MANZ1281
Contributor
Contributor

Calculating Maximum CPU Reservation For a VM With 6 CPU

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Hi,

I just can't work it out!

What's the maximum Mhz reservation I can set for a VM with 6 CPU's using the below UCS hosts (I have 4 hosts in a cluster)?

Model: Cisco UCSB-B200-M3

CPU Cores:                20 CPU's x 2.80 GHz

Processor Type:         Intel(R) Xeon(R) CPU E5-2680 v2 @2.80GHz

Sockets:                     2

Cores per Socket:     10

Logical Processors:   40

Regards,

Zoen

1 Solution

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StephenMoll
Expert
Expert

It will be 6 times the clock speed of single core. The trick here is not assume the headline figure for CPU speed is correct, i.e. it is unlikely to be 2800MHz as the processor type you list suggests.

If you select your host in vCenter or via the onboard web client and look at the host summary page. Towards the upper right, there are three graphical bars (CPU, Memory and Storage). The CPU bar has a figure for "Capacity". This figure will be the product of the number of cores and the clock speed per core.

So you might expect your host to have 20 x 2800 MHz available, i.e. 56000MHz. It won't be, I expect it will be closer to 55800. Divide this number by the number of cores to get the max for one core and multiply by 6. So from your numbers I would expect something like 16740MHz to be the maximum CPU reservation for your 6 vCPU VM. If you are using clusters and want that VM to be able to run on any of them, make sure your reservation falls within the maximum for the host with the lowest CPU clock speed. The cluster I work with has 2.6GHz nominal CPUs, the actual CPU speeds across 37 hosts vary from 2594MHz up to 2600MHz. So all my reservations have to be based on 2594, and in fact I elect to use 2590MHz.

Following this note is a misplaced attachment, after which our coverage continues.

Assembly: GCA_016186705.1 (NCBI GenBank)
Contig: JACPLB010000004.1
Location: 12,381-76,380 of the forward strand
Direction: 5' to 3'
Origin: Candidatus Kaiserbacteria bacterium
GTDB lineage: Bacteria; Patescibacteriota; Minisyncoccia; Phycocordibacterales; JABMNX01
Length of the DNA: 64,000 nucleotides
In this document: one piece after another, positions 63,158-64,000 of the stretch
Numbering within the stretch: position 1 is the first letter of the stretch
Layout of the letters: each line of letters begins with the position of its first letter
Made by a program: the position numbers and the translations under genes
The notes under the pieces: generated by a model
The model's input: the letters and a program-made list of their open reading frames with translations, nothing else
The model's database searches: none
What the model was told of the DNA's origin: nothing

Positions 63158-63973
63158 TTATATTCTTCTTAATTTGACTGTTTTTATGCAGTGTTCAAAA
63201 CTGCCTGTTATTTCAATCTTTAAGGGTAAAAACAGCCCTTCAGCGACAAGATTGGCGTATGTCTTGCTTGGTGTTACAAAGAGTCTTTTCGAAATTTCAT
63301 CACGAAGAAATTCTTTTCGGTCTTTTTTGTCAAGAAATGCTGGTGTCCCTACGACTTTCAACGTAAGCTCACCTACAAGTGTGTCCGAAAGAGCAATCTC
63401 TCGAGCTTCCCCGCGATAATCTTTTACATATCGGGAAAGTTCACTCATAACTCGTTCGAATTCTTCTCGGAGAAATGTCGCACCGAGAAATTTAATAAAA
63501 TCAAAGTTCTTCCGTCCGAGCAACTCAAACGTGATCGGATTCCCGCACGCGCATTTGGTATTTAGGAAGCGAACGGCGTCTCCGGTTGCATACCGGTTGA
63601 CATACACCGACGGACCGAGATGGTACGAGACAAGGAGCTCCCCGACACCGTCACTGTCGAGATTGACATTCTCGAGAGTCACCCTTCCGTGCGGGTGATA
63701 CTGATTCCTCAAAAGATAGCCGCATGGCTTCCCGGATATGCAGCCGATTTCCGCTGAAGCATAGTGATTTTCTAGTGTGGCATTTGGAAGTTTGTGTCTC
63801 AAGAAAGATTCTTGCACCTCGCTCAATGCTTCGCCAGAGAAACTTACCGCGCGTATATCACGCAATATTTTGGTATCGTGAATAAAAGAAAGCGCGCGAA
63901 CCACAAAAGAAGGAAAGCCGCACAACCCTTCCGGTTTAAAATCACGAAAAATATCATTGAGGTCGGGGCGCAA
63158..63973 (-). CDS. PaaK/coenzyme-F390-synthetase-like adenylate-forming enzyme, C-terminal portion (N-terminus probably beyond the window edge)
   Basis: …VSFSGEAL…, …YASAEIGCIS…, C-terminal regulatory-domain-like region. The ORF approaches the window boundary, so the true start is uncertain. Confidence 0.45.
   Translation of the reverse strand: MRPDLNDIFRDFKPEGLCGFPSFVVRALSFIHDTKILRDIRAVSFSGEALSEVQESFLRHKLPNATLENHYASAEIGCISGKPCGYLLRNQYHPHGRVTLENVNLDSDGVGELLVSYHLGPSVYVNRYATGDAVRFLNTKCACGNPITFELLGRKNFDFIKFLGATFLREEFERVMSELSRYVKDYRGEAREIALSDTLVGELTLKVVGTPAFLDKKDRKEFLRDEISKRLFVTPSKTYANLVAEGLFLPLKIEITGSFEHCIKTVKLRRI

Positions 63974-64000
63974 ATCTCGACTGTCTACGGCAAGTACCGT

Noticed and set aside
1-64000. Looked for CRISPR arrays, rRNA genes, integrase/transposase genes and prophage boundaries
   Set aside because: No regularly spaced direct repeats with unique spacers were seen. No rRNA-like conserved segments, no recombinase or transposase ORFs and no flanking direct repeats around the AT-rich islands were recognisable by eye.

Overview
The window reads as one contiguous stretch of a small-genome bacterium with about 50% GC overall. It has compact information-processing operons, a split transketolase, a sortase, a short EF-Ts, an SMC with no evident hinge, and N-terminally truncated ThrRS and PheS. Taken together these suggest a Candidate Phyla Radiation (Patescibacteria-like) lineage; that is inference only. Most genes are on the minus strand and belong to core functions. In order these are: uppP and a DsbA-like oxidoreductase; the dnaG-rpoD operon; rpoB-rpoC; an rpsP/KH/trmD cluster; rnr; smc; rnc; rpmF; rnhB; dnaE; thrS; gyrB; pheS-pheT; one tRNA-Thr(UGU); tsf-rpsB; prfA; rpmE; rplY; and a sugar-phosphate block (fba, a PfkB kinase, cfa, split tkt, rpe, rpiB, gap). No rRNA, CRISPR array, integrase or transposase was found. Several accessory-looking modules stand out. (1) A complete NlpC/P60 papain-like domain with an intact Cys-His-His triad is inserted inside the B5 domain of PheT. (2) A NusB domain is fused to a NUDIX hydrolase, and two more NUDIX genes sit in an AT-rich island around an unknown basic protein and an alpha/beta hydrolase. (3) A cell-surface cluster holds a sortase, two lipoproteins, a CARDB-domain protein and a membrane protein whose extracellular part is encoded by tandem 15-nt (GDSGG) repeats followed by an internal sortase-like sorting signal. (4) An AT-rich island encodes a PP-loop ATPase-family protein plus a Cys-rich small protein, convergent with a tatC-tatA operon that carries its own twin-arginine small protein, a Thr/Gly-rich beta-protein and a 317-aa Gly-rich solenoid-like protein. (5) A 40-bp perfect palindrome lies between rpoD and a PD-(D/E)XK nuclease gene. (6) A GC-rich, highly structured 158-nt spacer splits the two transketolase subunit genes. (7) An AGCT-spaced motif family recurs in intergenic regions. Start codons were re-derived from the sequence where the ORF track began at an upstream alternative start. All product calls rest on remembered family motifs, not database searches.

Another thing to remember is that the total of all CPU reservations for all VMs on a host cannot be more than 90% of the host capacity as 10% is reserved by the host itself. We use 12% for our calculations to leave a little wriggle room.

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3 Replies
StephenMoll
Expert
Expert

It will be 6 times the clock speed of single core. The trick here is not assume the headline figure for CPU speed is correct, i.e. it is unlikely to be 2800MHz as the processor type you list suggests.

If you select your host in vCenter or via the onboard web client and look at the host summary page. Towards the upper right, there are three graphical bars (CPU, Memory and Storage). The CPU bar has a figure for "Capacity". This figure will be the product of the number of cores and the clock speed per core.

So you might expect your host to have 20 x 2800 MHz available, i.e. 56000MHz. It won't be, I expect it will be closer to 55800. Divide this number by the number of cores to get the max for one core and multiply by 6. So from your numbers I would expect something like 16740MHz to be the maximum CPU reservation for your 6 vCPU VM. If you are using clusters and want that VM to be able to run on any of them, make sure your reservation falls within the maximum for the host with the lowest CPU clock speed. The cluster I work with has 2.6GHz nominal CPUs, the actual CPU speeds across 37 hosts vary from 2594MHz up to 2600MHz. So all my reservations have to be based on 2594, and in fact I elect to use 2590MHz.

Another thing to remember is that the total of all CPU reservations for all VMs on a host cannot be more than 90% of the host capacity as 10% is reserved by the host itself. We use 12% for our calculations to leave a little wriggle room.

MANZ1281
Contributor
Contributor

Thank you, this makes things a lot clearer!

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Aboelazm
Contributor
Contributor

Thanks man, u have done a great job expalining things here 🙂 thumbs up for you.

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